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Arthur K. Wheelock Jr., “Aelbert Cuyp/Horsemen and Herdsmen with Cattle/1655/1660,” Dutch Paintings of the Seventeenth Century, NGA Online Editions, http://purl.org/nga/collection/artobject/1153 (accessed December 22, 2014).

 

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Apr 24, 2014 Version
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Overview

This broad, panoramic view of a river valley has long been considered one of Aelbert Cuyp’s most masterful works. In the soft light of the late afternoon, the humid air softens the landscape. Two brightly dressed horsemen have paused their elegant white and chestnut-colored steeds near a cluster of trees. Behind them, two men, one holding his mule’s leash, rest in the shade of the trees while keeping an eye on a small flock of sheep and a cow. On the left, another herdsman tends to two cows, and in the middle distance a rider on a galloping horse provides the only real sign of activity. Farther back, the water’s mirrorlike quality suggests calm conditions in which the sailboats will make only limited progress on the meandering river.

This painting is a prime example of the broad panoramic landscapes that Cuyp began to paint during the 1650s. The two hills surmounted by buildings that appear in the background are from the Rhine valley near the towns of Kleve and Kalkar, not far from the Dutch border. Cuyp visited this region around 1651–1652 and made drawings of these hills in a sketchbook he compiled on this trip. This distant panorama, however, is an imaginative evocation of the valley that he later painted in his studio.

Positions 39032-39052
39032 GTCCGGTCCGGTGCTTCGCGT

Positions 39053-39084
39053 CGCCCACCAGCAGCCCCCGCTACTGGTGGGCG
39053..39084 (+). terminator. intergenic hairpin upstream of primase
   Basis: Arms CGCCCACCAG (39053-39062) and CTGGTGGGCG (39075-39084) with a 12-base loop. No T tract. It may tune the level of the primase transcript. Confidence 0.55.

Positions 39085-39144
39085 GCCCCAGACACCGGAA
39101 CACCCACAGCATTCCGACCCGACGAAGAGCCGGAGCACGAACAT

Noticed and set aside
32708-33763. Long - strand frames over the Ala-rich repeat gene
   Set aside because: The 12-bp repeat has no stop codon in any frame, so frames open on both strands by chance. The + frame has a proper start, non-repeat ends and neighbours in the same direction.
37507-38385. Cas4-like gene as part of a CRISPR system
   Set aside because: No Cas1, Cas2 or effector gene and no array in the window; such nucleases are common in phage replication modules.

Entry

This broad, panoramic view of a river valley has long been considered one of Cuyp’s most masterful works.[1] The golden light of the late afternoon sun and the moist air in the broad valley soften the landscape, casting a quiet, peaceful spell over the scene. In the foreground two elegant horsemen, whose exotic costumes indicate that they have come from a distant land, pause to discuss their route. Behind them, in the shade of a group of large trees, two shepherds rest amidst their animals. Another herdsman and his cows appear at the left, while a lone rider on a galloping horse in the middle distance is the scene’s only active element.

The pastoral quality of the painting reflects the influence of Dutch artists who had traveled to Italy and brought back images of the Roman campagna. Particularly important was the work of Jan Both (Dutch, 1615/1618 - 1652), who similarly set off views of distant river valleys with elegant trees grouped to one side.[2] Both also favored the contre-jour effects of the late afternoon light and frequently painted long diagonal shadows cast by the setting sun—atmospheric elements particularly apparent in this work. Still, the connections between Cuyp’s pastoral scenes and Both’s Italianate views can be overstated. Peasants with their donkeys pass through Both’s mountainous landscapes, whereas in this work, elegant foreigners ride finely bred steeds through a broad, open landscape. The distinctive character of Cuyp’s travelers indicates that his approach is fundamentally different from Both’s, whose peasants fit comfortably into his landscapes as integral components of the artist’s idealized vision of the Roman campagna. Cuyp’s travelers, on the other hand, do not belong to the land nor do they fit within it. The exotic horsemen provide striking visual accents for the composition, but they also engage the viewer, raising questions about the riders’ identities, their travels, and their destination.